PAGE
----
There is no murkier swamp than an NCAA investigation. If you, as a fan, can avoid wandering into one, do so. If you do wander in, you will need a good guide to lead you out, or at least put you on a path that might get you out. Only you can’t trust the guides, either, because no matter if they swear to you that they know every peril, they don’t. Derek Mason is an SEC football coach and he says no cheating is going on anywhere in the league. Other coaches say different things, although not for publication. Which one are you going to trust? Both are SEC football coaches. Isn’t that a good source? Or does everyone — every single person that you might encounter in the miasma — equipped with his or her own perspective, but not with the full picture?

For that reason, the best policy on the Ole Miss case and its latest developments, which involves the responses by the University of Mississippi and head coach Hugh Freeze to the NCAA Notice of Allegations, is to wait. Those responses, in turn, brought a response from assistant coach Barney Farrar, a backlash against Mississippi State linebacker Leo Lewis, who has been identified (not by the NCAA) as offering incriminating evidence against Ole Miss under a grant of immunity, a lawsuit against Lewis and others by an Oxford clothing store called “Rebel Rags” and more.

In a fairly uninterrupted stretch of NCAA cases that ran from 1993 until 2000, there were the same stories, the same dialogue, the same hostility, the same sort of sources in Tuscaloosa. It would take thousands of columns, not one, to recapitulate it all, even if half of the story were omitted. No cases are identical, of course. But the basic reactions — ranging from self-preservation in a multimillion-dollar industry to good old-fashioned conspiracy theories — abound. The NCAA has changed since 2000, but it almost always manages to keep a narrow focus on hitting its target. That will probably be the case here.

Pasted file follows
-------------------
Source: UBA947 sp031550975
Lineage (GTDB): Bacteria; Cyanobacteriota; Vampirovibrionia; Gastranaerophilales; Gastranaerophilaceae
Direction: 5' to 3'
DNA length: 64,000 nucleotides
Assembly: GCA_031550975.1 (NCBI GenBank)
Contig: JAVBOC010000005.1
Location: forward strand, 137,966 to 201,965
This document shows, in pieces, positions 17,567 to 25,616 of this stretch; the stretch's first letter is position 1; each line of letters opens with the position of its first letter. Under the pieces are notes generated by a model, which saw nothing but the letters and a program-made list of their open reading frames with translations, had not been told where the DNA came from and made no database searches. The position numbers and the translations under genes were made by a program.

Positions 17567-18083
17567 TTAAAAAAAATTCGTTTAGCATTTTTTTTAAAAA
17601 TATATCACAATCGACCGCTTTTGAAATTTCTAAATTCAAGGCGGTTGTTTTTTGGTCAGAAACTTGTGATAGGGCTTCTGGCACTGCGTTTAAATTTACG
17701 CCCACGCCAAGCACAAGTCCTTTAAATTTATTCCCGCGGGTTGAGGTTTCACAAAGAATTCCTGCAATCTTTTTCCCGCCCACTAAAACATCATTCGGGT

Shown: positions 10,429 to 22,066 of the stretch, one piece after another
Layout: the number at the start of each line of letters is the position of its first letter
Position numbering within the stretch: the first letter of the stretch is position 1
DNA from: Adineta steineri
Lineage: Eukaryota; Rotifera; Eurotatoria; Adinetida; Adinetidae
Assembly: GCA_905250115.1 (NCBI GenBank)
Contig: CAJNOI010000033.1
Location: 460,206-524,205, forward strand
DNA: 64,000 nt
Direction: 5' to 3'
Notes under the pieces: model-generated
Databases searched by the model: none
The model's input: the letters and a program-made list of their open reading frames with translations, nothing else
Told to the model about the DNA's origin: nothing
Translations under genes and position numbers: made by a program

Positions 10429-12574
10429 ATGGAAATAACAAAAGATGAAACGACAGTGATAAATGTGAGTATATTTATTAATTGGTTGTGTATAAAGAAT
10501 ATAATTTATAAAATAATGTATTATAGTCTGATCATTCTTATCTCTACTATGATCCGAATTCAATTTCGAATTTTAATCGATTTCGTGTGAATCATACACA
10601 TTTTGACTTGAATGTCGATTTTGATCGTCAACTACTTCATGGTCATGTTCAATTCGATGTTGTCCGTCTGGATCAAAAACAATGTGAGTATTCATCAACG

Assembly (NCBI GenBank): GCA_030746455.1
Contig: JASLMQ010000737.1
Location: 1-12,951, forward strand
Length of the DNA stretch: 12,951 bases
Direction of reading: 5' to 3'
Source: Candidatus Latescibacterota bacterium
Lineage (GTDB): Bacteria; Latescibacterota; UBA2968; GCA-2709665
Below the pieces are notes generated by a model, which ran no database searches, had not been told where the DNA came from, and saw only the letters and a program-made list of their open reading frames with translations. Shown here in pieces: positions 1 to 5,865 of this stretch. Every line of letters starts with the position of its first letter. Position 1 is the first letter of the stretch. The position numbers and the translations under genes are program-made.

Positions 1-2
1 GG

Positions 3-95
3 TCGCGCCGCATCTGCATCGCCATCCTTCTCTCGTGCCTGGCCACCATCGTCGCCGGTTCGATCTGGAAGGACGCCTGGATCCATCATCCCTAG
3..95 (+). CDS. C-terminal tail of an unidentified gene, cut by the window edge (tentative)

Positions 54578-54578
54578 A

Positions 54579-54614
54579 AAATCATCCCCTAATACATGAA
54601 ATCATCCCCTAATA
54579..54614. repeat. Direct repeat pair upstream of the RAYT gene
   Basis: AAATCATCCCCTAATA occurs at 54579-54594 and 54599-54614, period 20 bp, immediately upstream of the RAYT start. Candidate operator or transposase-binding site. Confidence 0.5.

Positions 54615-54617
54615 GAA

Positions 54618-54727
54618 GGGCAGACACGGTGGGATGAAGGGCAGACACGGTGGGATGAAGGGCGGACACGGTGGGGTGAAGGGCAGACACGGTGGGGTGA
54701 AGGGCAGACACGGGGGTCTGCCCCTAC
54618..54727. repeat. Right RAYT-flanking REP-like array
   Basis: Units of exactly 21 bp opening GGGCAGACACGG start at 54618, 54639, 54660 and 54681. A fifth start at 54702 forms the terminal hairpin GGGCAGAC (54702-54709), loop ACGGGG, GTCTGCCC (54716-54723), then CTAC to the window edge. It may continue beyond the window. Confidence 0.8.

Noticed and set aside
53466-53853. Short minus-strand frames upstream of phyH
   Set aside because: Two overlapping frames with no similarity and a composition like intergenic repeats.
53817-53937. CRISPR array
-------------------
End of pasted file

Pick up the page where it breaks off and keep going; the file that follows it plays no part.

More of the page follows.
I have no vested interest or animosity against Ole Miss or Mississippi State. Their fierce hatred of each other in a small, relatively ignored part of the college football world does remind me of the Balkans where Serbs and Croats, to pick one blood feud out of many, have been fighting for hundreds of years. The result is usually sad, more than anything else. Occasionally, the fighting blows up into something bigger but I cannot guess if Leo Lewis will turn into the SEC’s Gustavo Princip, nor can anyone else.

One question that has arisen frequently in the days since the response documents were released: Why is Ole Miss so staunch in its support of Freeze, to the point of laying some very damaging allegations squarely on Farrar’s shoulders? Again, cases are complicated, but look no further than October 4, 2014. I do not speak for the Ole Miss fan base, and it wasn’t strictly limited to “beating Alabama” (which Freeze did again in 2015.) But that win was symbolic of the end of 50 years of frustration, of no SEC championships, of no Sugar Bowl trips or any of the other amenities that Alabama (and other power programs) enjoy more regularly. Freeze accomplished that. So what, the logic then goes, if the NCAA unleashes sanctions that hobble the Rebels for a decade? Is there some successor to Freeze that could come in and do the same thing? No one had, for years and years. But there is faith in Freeze, unless he can weather the storm.

These are just superficial thoughts, neither “sourced” nor profound. The results will be interesting but you always have to remember that, no matter who promises a clear path to daylight — and for Ole Miss’ sake, I hope there is — the odds are much better for the swamp.

Reach Cecil Hurt at or 205-722-0225.